This approach only works when you're dealing with either-or outcomes. For example, if you peruse the latest NFL betting odds and see a sure bet opportunity on the moneyline between the Arizona Cardinals and Denver Broncos, you would invest in the Cardinals to win at one sportsbook and the Broncos to win at another. This wouldn't work if you were betting futures or props in which there are more than two outcomes or teams from which to choose.
Even more importantly, arbitrage betting only makes sense when there's a sizable discrepancy in odds between two sportsbooks. Most of the time, the linemakers at every site are fairly aligned with their projections. They may not jibe together perfectly, but the differences are minimal. Arbitrage betting demands you find situations in which there's an actual chasm between how sportsbooks view two teams.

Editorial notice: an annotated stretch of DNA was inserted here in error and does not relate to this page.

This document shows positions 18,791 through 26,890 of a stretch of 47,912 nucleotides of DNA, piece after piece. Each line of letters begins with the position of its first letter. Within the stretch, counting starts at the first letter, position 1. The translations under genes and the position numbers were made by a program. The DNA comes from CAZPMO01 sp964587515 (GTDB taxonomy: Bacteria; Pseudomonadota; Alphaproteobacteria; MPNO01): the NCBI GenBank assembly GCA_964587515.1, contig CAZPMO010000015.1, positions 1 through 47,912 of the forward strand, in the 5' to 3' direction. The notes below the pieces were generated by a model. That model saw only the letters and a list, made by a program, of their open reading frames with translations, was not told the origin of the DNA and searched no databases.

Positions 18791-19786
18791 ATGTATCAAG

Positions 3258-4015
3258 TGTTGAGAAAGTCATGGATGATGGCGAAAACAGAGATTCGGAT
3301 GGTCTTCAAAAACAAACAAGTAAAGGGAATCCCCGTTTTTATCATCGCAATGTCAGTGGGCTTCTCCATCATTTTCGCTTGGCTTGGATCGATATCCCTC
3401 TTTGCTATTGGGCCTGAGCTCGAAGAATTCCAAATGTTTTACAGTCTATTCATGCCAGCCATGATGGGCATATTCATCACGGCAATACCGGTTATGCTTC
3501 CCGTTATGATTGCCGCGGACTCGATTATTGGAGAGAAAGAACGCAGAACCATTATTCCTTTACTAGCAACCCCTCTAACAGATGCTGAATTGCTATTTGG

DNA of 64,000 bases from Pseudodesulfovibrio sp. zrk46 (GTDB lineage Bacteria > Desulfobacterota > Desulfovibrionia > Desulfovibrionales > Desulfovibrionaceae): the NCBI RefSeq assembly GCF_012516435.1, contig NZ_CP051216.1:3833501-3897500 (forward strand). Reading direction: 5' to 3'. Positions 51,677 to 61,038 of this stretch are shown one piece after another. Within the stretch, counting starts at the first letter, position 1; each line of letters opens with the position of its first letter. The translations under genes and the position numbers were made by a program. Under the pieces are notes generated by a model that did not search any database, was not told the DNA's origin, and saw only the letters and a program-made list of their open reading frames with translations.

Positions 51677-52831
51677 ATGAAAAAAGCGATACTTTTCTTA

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Arbitrage Betting in Action
The idea of arbitrage betting can be a little complicated to understand. Visualizing the results help. We've come up with a hypothetical moneyline to make it happen:
|Outcome 1||Outcome 2|
|Win By Team A||Win By Team B|
|Sportsbook X||Sportsbook Y|
|Stake: $80||Stake: $20|
|Total Payout: $109.09||Total Payout: $110|
|Profit Off This Bet: $39.09||Profit Off This Bet: $90|
|Total Arbitrage Profit: $9.09||Total Arbitrage Profit: $10|